While Australia has had its own share of COVID-19 cases, the pandemic appears to have been handled very well and most states and territories are already starting to relax the lockdown restrictions, and this is particularly the case for Western Australia. As of the 18th May, we will see many restaurants, bars and fitness centres re-open with limitations on the number of patrons that are allowed inside at any one time. We remain optimistic that this will not lead to further cases across Western Australia and we can all return to some degree of normality sooner rather than later.
This week we’re exploring the property restrictions that have been put in place in Western Australia and how this impacts both property investors and tenants. We’ve broken this down across key categories for the real estate industry in Western Australia.
Residential Rent Relief Grant Scheme
The Western Australian State Government has announced the rental assistance scheme for those tenants who have lost their jobs on or after 20th March 2020. This will enable those impacted to access up to $2,000 each if they are facing financial hardship. In total, $30 million has been allocated for this scheme.
Moratorium on Evictions
As directed by the National Cabinet, the Western Australian Government has also imposed the six-month moratorium on evictions. It is important to note that this is only available to those actually affected by COVID-19 so tenants can still be evicted if they cause damage to the property, pose a threat to the landlord or neighbours of the property, or if they fail to pay their rent when they haven’t been impacted by COVID-19.
Ban on Rental Increases
Rents are not allowed to be increased in Western Australia for the period of the moratorium either, which is designed to provide some certainty for tenants with regard to their regular budgeting.
Non-Urgent Repairs Not Enforced
Landlords are now able to avoid carrying out non-urgent repairs on their property if they’ve been impacted by COVID-19 themselves. This could mean that they have suffered a loss financially due to COVID-19, or that they can not access the property due to restrictions on movement during this period.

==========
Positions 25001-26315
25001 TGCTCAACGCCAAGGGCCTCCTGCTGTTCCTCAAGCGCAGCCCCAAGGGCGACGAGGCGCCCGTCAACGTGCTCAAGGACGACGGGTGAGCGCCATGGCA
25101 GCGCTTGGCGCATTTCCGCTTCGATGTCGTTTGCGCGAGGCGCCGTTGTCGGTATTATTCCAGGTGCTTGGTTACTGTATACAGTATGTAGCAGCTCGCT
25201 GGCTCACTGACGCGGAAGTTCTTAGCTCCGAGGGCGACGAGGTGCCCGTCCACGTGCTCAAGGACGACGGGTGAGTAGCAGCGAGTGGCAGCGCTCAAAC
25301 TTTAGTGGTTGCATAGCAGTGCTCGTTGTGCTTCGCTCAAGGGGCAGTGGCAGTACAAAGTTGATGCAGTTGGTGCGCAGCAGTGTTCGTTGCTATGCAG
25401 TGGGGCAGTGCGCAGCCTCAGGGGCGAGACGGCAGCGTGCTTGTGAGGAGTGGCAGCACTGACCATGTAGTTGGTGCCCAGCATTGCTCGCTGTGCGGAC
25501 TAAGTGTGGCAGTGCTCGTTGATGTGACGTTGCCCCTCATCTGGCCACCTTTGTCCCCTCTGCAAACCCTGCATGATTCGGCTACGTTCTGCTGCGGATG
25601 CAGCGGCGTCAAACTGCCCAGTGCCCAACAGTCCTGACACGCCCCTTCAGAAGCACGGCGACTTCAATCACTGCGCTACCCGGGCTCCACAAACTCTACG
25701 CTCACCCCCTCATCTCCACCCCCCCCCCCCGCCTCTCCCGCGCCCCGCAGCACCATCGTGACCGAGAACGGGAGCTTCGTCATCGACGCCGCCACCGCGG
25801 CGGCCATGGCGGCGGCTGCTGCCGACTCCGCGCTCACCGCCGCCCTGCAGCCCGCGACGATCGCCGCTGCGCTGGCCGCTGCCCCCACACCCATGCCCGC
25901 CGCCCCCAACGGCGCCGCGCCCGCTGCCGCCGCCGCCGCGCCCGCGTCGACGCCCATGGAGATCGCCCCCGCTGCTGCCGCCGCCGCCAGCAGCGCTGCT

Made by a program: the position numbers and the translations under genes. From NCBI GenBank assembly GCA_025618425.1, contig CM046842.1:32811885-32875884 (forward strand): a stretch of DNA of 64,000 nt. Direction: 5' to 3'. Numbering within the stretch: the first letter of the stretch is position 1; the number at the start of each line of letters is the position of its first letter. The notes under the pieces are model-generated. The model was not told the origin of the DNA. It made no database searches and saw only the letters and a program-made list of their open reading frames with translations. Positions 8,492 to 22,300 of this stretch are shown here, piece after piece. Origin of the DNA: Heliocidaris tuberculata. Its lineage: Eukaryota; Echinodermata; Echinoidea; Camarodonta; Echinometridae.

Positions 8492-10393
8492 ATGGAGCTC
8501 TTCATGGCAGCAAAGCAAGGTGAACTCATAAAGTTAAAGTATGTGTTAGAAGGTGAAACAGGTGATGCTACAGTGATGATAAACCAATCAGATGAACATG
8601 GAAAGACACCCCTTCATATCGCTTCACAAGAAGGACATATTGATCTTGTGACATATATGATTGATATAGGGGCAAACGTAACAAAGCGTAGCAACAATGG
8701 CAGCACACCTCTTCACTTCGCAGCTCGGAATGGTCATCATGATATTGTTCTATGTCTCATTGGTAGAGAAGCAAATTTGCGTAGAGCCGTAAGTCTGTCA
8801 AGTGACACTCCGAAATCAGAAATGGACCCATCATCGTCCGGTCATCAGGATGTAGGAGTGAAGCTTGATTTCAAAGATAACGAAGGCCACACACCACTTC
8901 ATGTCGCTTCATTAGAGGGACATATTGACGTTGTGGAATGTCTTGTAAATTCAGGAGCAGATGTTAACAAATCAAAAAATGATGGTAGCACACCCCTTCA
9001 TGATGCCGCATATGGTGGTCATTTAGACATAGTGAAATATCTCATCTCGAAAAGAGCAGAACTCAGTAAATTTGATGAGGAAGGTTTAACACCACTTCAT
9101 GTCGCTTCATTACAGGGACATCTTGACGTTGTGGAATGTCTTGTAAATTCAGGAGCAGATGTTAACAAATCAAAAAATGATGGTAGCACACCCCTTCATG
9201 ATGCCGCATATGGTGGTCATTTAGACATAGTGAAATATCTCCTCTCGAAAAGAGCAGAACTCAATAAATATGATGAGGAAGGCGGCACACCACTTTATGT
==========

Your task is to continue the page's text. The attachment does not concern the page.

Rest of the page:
Break Lease Fees Avoided
Any tenants who break their fixed lease prior to the specified conclusion date will not be faced with fees for breaking the lease. They will however still be liable for any damage to the property as well as any rent arrears due. Both landlords and tenants are able to apply to the Magistrates Court or State Administrative Tribunal to have a lease terminated if they wish to move into the property (in the case of landlords) due to COVID-19 or if the tenant can no longer afford to pay the rent.
Decreases in Rent Amounts
Tenants can request that the rent be reduced to their landlord or property manager, which could be a deferral of rent, rent-free period or simply a reduction in the regular amount. If the tenant states that they can not pay and have genuinely been impacted by COVID-19, the landlord can request proof of this, which could be in the form of a letter from their employer or otherwise. For privacy reasons, landlords are not allowed to request a copy of their tenants bank statement or financials for proof of financial hardship.
It’s important that if you are a landlord with property in Western Australia that you check your landlord’s insurance terms and conditions to explore how a reduction in rent could impact your insurance policy.
If you own property in Western Australia that is currently rented out, or if you’re a tenant and aren’t quite clear about how the rules apply to your own situation, feel free to reach out to our team.
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